• by Wes Singleton

Colossal, B

Rated R, 110 minutes

You know you are in for a treat when the director of your movie is named Nacho. That could easily spell trouble for any movie, but it helps the quirky, original new dramedy "Colossal," an odd feminist tribute to finding your inner strength.

Gloria (Oscar-winner Anne Hathaway) drinks too hard and parties too much. Her boyfriend (Dan Stevens, Beast of the recent "Beauty and the Beast") has enough of it and throws her out. Gloria returns to her hometown, dreaming of making a new start, but instead revives her childhood friendship with Oscar (Jason Sudeikis), who runs a bar. After drinking a night away with Oscar and his friends, he wakes up to discover a gigantic monster rampaging through Seoul and realizes that somehow the monster is connected to her.

Directed and written by Spanish filmmaker Nacho Vigalando, "Colossal" is one of the more charmingly bizarrre indie comedies of late, and it comes at a time when Hathaway really needs something to remind us of why we loved her so much from films like "The Princess Diaries" and "Rachel Getting Married" before she became centered on winning awards. "Colossal" is part quirky indie comedy and part science-fiction thriller, an odd combination if there ever was one, and while it's occasionally sluggish, it works in large part due to its peculiar tone and winning turns from both Hathaway and "Saturday Night Live" vet Sudeikis, in one of his best roles to date.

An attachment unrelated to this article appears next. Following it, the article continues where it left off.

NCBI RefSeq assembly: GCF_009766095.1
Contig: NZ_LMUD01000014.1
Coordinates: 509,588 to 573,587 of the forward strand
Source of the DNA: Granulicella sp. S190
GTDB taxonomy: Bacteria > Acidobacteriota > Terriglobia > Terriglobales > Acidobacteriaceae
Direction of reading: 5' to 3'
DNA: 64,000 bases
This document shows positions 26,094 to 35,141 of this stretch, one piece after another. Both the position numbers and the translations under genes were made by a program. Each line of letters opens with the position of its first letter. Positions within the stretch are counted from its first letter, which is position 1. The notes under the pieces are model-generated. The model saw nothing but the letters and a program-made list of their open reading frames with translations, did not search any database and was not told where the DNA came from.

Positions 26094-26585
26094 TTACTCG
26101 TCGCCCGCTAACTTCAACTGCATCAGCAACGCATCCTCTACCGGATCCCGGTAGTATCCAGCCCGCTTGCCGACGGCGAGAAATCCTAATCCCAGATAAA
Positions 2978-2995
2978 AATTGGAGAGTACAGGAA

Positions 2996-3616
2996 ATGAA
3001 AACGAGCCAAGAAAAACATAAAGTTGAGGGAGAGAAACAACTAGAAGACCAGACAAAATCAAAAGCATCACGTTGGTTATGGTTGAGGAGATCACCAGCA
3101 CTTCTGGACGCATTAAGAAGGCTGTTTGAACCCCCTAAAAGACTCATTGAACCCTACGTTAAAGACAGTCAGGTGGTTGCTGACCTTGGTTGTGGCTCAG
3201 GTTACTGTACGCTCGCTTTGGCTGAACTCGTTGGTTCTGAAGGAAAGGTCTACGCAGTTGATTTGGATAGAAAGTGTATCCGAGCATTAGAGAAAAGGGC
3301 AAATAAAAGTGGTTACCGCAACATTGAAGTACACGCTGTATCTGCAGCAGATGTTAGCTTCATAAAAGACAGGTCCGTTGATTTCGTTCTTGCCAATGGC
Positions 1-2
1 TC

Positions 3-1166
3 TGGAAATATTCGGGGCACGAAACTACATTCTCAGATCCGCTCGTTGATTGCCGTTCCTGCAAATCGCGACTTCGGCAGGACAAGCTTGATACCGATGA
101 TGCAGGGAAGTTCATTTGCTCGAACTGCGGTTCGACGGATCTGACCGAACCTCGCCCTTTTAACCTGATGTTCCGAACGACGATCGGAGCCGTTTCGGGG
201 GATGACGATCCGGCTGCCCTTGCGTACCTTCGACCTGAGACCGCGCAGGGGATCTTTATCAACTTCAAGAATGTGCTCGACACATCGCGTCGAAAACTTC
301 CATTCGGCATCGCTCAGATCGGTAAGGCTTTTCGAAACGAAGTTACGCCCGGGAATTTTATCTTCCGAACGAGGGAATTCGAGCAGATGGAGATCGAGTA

"Colossal" is so strange on many levels, but on many others, it works much better than you might expect. A sluggish first act and a talky plot make it initially rough going at first, but it'll leave you satisfied knowing that for one, we all have demons we must overcome, and second, we must find a way to channel our strength to overcome those demons. Hathaway's Gloria way just happens to be a large Godzilla-like monster that initially terrorizes the streets of Seoul, Korea, until she realizes her (and her monster's) true purpose in defeating people and demons from her past, present and future. She transforms from an imperfect person to an imperfect person with a purpose, which could, in fact, describe most of us.

Hathaway and Sudeikis, along with Vigalando's solid direction and script, make it work, even with some obvious, occasionally redundant metaphors and well-placed symbolism. "Colossal" doesn't fully explore some of the dark issues it raises - and there are plenty of them (namely alcoholism and physical/emotional abuse), but its emotionally satisfying, inspiring climax will have you cheering on Gloria to live a better life. The Godzilla-like visuals and special effects, which could've easily cheapened the film, add some important layers to the movie.

"Colossal" isn't for everyone, and not all of it may be fully understood, but then life isn't either. Likably odd, often dark yet superbly executed, it's an indie flick to put on your list to see, and is far more worthwhile than anything fast or furious this weekend.

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